What is a Good Mutual Fund for a Mid-Life Investor?

Dear SmallIvy,

Ask SmallIvy

I’m 45 and looking to invest.  What would be a good mutual fund for someone of my age?

Thank you,


Dear Richard,

As one gets older and closer to the age when the money from investments will be needed one must become more conservative.  Many people realized this a couple of years ago.  After riding an incredible stock market touched off by the tax cuts of 2003, the housing bubble which allowed people to buy stuff beyond their means, and an accommodative Federal Reserve many people were planning their retirements to an island somewhere.  At that point the bottom fell out and those same people suddenly saw working for several more years in their future.

For those who resisted the urge to pull their remaining money out and hide it under their mattresses their portfolios largely recovered over the next year.  This is often the case except for rare occasions such as the stock market of the 1929(which took about 15 years to fully recover).  Another example where recoveries did occur is the crash you’ve never heard of in the 1920’s and the 1987 meltdown.  (Perhaps attempts by the government to fix the economy in the 1930’s is the reason for the slow recovery, but that is a subject of debate and a tangent from the question.)

The point is, one should grow more conservative as one’s time horizon narrows.  There are two basic strategies to do this:

1) Hold a portion of money in bonds and fixed income assets such as utilities, REITs, preferred stocks, and other high-yielding assets.  The rule-of-thumb is to hold the percentage of fixed income assets equal to your age and the rest in stocks.  At 45, you would hold 45% fixed income and 55% in stocks by this rule.  Any mutual funds whose objective is current income would fit the bill.  In open-ended funds, look for those that are labeled “Income.”  In closed-ended funds I’ve always liked Duff and Phelps (DNP), although one must be careful not to buy when the premium is too high.  Buying a few different funds is a good idea since the poor performance of one can  be offset by the good performance of another.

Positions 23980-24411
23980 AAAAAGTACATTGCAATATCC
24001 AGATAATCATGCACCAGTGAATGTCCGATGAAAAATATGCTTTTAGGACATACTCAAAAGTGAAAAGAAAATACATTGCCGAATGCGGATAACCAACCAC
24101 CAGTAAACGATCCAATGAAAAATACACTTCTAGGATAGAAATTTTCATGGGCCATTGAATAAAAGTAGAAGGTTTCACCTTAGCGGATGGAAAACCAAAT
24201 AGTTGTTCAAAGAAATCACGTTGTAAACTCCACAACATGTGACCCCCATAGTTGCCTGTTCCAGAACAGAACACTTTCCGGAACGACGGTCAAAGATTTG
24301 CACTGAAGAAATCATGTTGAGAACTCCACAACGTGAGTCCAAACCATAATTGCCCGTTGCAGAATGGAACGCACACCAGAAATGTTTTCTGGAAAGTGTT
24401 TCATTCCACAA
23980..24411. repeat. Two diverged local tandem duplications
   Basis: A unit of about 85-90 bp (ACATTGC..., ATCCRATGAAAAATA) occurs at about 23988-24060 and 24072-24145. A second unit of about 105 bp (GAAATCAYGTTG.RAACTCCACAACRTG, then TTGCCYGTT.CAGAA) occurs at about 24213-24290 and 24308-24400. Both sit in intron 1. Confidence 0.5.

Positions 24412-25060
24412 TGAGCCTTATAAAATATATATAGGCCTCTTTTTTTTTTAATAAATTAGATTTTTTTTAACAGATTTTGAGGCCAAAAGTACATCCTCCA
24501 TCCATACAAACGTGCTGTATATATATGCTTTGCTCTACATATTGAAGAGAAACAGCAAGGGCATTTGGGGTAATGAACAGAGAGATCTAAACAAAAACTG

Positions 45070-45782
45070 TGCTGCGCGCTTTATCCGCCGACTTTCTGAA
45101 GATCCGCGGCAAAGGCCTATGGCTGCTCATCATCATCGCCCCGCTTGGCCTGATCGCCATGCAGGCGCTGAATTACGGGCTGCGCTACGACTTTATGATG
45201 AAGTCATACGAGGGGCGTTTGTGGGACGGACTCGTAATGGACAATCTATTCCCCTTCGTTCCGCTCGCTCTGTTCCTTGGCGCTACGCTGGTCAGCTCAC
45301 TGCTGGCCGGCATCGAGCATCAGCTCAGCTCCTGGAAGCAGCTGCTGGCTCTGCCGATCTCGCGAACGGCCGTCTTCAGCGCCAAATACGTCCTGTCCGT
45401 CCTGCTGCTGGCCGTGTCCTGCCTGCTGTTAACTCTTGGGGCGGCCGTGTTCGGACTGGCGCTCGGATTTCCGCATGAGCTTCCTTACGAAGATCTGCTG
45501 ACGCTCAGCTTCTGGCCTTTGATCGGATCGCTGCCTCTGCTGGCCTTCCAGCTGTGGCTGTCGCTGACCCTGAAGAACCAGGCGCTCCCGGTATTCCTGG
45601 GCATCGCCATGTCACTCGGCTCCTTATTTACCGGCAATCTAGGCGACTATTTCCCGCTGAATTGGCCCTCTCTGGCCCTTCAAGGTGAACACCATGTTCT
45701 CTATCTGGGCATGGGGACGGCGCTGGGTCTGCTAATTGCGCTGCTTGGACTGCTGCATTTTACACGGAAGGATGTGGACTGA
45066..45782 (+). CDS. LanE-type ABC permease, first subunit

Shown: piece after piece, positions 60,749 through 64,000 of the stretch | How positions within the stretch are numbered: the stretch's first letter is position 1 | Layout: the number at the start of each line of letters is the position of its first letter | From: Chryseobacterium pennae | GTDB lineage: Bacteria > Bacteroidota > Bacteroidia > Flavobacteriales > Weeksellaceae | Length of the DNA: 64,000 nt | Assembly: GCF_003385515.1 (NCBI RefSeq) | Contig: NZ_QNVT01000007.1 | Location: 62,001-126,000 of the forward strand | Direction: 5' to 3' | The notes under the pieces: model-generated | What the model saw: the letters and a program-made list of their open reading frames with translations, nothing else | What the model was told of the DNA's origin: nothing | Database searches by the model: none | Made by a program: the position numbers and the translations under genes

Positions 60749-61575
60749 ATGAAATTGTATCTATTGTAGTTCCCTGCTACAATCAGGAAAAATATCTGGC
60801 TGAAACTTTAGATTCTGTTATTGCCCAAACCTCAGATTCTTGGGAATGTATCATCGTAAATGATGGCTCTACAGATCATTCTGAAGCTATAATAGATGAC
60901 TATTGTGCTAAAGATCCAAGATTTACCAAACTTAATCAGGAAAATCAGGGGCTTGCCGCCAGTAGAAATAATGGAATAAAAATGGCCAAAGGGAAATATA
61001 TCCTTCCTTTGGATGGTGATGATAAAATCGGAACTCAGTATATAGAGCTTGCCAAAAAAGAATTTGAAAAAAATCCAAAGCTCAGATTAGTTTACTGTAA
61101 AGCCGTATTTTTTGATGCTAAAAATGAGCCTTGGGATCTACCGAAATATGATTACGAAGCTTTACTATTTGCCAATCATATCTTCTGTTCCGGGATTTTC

The benefit of bonds is that they have a specified lifetime after which the company will pay them off at the par value assuming the company is still able to do so.  The advantage of bonds and high yielding stocks is that the yield tends to reduce the level of price declines (since as the price falls the yield percentage increases, attracting buyers).  A good yield also makes up for years of stagnant growth since at least the investor is getting some return.

2) Hold enough cash to cover expenses for the next 5-10 years and hold the rest in stocks or stock mutual funds.  The reason for this is that most stock market falls last less than 5 years so as long as you have the cash on hand to meet expenses, you can wait for this recovery.  Here, if using mutual funds, you should buy a group of funds including a value fund, a growth fund, and an international fund.  Also, be sure to hold approximately equal amounts of large-cap, mid-cap, and small-cap stocks (favoring the small caps would produce a higher return but a bumpier ride).   One strategy would be to buy index funds that target each of these market segments. 

The goal in picking funds should mainly be to minimize expenses.  Because they need to invest in so many stocks, most mutual funds will perform about the same in their investments; therefore, the one with the lowest fees will perform the best over the long-haul.  If you try to buy those that performed the best in the past you’ll often find yourself buying a basket of pricy stocks that will then stagnate.

To ask a question, email  vtsioriginal@yahoo.com or leave the question in a comment for this blog.

Disclaimer: This blog is not meant to give financial planning advice, it gives information on a specific investment strategy and general information on picking stocks and growing wealth in general. It is not a solicitation to buy or sell stocks or any security. In addition the writer of this blog is not an accountant and writings should not be taken as tax advice which should be left to a CPA.  Financial planning advice should be sought from a certified financial planner, which the author is not. All investments involve risk and the reader as urged to consider risks carefully and seek the advice of experts if needed before investing

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